The thing that really cracks me up about this picture is that it’s supposed to make you want to move to Fontana, and I end up just feeling sorry for a bunch of kids.

A Floating Feast

January 16th, 2006

My wife and I took the day off on Friday, and went out on a date. It’s kind of strange how much fun it is to go out on a date with someone you are married to and live with all the time. We went out to old town Pasadena for dinner and shopping in the afternoon on a beautiful January day in Southern California.

There's more! Read the rest of this entry

Just in case you need a little help convincing your boss to drop $2500 on that new 30-inch Cinema HD Display for you, here’s a report that proves it’ll make you more productive.

Ruby on Rails Cheat Sheet

January 13th, 2006

This is too good to not tell you about – Dave Child of has created one of his famous Cheat Sheets for Ruby on Rails. Fantastic! Thanks Dave!

Get the Ruby on Rails Cheat Sheet.

You’re using Lighttpd to host your website? Good. Fast, isn’t it? One of my favorite things about Lighttpd is that it’s so easy to configure.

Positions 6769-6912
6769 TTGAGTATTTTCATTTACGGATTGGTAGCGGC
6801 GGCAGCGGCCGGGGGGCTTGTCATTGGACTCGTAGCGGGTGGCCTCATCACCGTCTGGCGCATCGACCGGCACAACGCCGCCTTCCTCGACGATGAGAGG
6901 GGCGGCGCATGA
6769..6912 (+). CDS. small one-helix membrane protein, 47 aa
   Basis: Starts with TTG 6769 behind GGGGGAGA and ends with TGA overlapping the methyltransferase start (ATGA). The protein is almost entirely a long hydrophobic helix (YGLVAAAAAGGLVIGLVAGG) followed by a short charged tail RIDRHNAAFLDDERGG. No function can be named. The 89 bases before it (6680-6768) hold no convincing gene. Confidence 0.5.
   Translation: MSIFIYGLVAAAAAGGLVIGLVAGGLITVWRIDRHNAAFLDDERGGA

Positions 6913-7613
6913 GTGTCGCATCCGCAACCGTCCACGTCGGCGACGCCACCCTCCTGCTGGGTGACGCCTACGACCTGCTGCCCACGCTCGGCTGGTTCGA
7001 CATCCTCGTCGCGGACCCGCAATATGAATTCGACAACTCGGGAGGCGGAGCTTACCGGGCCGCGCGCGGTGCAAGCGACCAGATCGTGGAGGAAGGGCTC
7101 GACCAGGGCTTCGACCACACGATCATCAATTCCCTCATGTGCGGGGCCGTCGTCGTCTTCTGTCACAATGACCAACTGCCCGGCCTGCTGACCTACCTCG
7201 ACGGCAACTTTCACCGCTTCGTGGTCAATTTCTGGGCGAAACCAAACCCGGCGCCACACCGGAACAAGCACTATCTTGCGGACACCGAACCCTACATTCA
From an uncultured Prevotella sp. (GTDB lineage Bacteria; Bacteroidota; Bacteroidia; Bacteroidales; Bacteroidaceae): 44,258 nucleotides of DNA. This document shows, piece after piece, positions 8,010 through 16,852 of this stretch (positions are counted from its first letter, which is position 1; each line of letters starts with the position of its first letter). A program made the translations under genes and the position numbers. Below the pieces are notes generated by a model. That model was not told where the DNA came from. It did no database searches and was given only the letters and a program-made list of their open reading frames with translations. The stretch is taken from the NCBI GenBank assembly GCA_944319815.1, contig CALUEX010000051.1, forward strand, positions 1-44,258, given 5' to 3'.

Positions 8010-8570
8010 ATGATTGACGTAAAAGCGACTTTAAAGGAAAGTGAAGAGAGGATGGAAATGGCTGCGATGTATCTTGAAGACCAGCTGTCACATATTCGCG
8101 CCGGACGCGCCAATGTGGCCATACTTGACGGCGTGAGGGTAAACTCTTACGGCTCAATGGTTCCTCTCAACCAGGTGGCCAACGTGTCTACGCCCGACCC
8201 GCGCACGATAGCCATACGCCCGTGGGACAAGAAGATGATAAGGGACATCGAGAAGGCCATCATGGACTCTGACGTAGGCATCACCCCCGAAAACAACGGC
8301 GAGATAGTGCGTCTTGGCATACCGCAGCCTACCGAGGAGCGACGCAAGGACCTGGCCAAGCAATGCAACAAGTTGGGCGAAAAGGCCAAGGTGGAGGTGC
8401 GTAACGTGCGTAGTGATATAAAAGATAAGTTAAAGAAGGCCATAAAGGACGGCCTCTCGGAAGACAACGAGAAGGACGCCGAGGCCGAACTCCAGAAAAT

So what happens if someone tries to get to your website, but they type ww instead of www? Do they still get to your site?

I learned a neat Lighttpd trick the other day to catch these mistyped URLs.

$HTTP["host"] =~ "(^[w]+\.|^).example\.(com|org|net)" {
   ... your lighttpd configuration here ...

This code will accept the URL no matter how many w’s you type.

Block Spam Bots with Lighttpd

January 11th, 2006

To block Spam bots from harvesting email addresses displayed on your website, drop this into your Lighttpd configuration file.

There's more! Read the rest of this entry

I just went over to the Windows Vista website, which is beautifully designed. It looks nice anyway, until I try to pull it up in Safari, my preferred browser. Then it breaks all over the place.

I have two problems with this. First, I spend tons of time trying to get my designs to work in their stupid silly browser, and I do manage to make my designs work in every major browser available.

Second, Safari is really easy to design for. In fact, I usually go to Safari first to check my designs. There is no reason for a website to not work in Safari, other than utter laziness on the part of the programmers. Unless you’re Microsoft, and you are trying to squash Apple. Which I suspect is the case. Either that or they just figure nobody from the Apple world is going to be interested in Windows Vista. Which is probably a good assumption. But still, what if I did want to check out Windows Vista, but couldn’t because their website booted me off?

Hmmf. And so the War of the Browsers continues.

Learning Ruby on Rails

January 4th, 2006

If you’re thinking about learning Ruby on Rails, Kyle Neath has posted a great article on Warpspire to help you make up your mind.